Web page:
As for the last case (Process 10889/2009/001/2010), which presented one of the shortest analysis times in the set of investigated processes (139 days), the agility of the process resulted from political articulations often linked to environmental licensing processes. In this case, a memorandum (MEMO N. 381/Gab./SEMAD/SISEMA) requesting agility in the licensing process was sent by the Office of the State Secretariat for Environment and Development (SEMAD - Secretaria Estadual de Meio Ambiente e Desenvolvimento) to the Superintendence in charge (SUPRAM Sul de Minas). The request was motivated by a letter the governor sent to SEMAD on behalf of the county’s mayor. The letter was supported by the social interest in a project “of great importance to definitely solve the recurrent flood problems in our County” (GAPREF Letter N. 458/10).

Another case to be highlighted (Process 03405/2006/001/2007) presented one of the longest analysis time among the set of processes (329 days). This process has indicated that the factors intervening in the proceeding time may be strictly related to the project’s complexity (in this case, the natural gas distribution network) and to its potential impacts (besides, of course, the time spent in the internal proceeding of the environmental agencies involved), since there was no public hearing or request for complementary information.

The shortest analysis times observed in MG were 66 and 85 days. In the first case, the process (mining/marble and granite) began when an ECR was submitted to SUPRAM Central Metropolitana and later transferred to SUPRAM Sul de Minas. An EIS was requested after the inspection, as well as after the meeting involving the environmental agency, the entrepreneur and its representatives. Since the deadline taken into consideration for the purposes of the present research was that involving only the EIS analysis, it is possible saying that it was quite short. A similar situation explains the short EIS analysis time in the second case (85 days/thermoelectric power plant) - the license application had already been initiated in another process and the opinion was favorable to its viability. However, the first process was interrupted due to lack of payment and, when it was reopened, the previous analyses were taken into consideration for its progress.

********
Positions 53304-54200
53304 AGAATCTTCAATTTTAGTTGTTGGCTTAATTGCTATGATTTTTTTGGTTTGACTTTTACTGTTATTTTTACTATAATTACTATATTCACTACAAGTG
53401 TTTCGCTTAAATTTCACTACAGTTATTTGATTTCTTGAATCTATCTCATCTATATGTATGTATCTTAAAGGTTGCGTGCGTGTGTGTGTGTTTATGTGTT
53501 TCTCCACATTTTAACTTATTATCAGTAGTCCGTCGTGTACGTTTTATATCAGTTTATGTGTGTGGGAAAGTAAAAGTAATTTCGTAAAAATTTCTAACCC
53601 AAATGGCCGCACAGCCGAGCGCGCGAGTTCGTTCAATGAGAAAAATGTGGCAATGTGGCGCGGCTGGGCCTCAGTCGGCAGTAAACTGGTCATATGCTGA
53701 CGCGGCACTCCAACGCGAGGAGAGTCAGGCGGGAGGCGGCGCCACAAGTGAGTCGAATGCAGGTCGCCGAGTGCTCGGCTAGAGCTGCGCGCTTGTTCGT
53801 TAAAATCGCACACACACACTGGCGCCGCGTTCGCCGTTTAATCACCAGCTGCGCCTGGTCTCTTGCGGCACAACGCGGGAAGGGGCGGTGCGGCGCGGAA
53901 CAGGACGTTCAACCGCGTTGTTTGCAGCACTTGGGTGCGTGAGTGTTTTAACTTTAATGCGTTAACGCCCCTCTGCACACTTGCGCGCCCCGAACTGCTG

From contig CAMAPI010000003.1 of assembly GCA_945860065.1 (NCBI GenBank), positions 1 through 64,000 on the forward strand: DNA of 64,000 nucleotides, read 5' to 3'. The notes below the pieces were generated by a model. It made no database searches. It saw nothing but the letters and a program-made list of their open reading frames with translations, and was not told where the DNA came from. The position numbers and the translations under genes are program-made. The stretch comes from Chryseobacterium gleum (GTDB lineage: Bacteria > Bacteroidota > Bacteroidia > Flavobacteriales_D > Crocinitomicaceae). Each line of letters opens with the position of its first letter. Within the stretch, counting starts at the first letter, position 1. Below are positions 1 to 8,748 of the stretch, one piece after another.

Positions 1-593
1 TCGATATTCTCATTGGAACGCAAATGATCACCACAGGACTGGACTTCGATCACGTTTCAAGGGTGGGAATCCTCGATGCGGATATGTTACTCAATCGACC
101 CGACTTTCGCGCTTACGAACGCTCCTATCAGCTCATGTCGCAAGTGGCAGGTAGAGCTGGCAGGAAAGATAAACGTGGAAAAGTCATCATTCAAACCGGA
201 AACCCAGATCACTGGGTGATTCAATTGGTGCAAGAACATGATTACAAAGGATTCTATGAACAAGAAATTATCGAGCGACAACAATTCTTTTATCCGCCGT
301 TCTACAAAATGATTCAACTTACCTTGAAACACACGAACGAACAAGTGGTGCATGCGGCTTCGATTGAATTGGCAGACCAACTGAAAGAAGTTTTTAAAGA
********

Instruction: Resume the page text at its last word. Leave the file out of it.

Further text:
Finally, the proceeding time in the collegiate bodies was linked to the specificities of the processes in each state. As for SP, the proceeding within the Consema was longer when the proponent was required to present the project in order to provide clarifications to the counselors. Such situation was verified in four processes (13705/2002, 13558/2004, 13602/2007 and 1683/2008). However, the time spent in these occasions was 37 days, on average, which clearly indicated that the situation was solved in the period between two collegiate body meetings.

During the process analysis meetings held in MG, the Copam URC members could request clarification to the entrepreneur/consultant, as well as to SUPRAM’s technicians themselves (present at the meetings). Such dynamics - personally followed by the author of this paper throughout the research steps - has contributed to the agility in the decision-making process and allowed the decision to be quickly made without any need of completions or new meetings for further discussions. Thus, the time elapsed between the issuance of SUPRAM’s technical verdict and the final Copam URC decision was shorter than 30 days.

Comparing the effectiveness of the Environmental Impact Assessment systems between São Paulo and Minas Gerais

The first major difference between the two EIA/licensing systems concerns setting the scoping of the environmental studies. The regulation in force in SP at the timeiiallowed considering the study specificities, i.e., defining its scoping based on preliminary studies able to guide the EIS toward significant aspects to each case. However, according to Barretto and Montaño (2012), in practice, the structure recommended for the scoping in São Paulo State does not assure the formulation of concise ToRs focused on the significant impacts that might be caused by the projects, and it provides little contribution to the effectiveness of impact assessments. Nevertheless, the structuring of the SP system was more in line with the good practices advocated for EIA. In addition, although there was little participation of stakeholders, there was the clear possibility of their participation in this EIA stage. The same did not happen in MG.

The quality control of the EISs presented to SUPRAM Sul de Minas was poorer than that of São Paulo. Some studies in MG were presented to the environmental agency without satisfactorily responding to the content expected in a study of such nature (as it can be seen in the results of the present study). Nonetheless, little complementary information was requested and no EIS was rejected due to poor quality.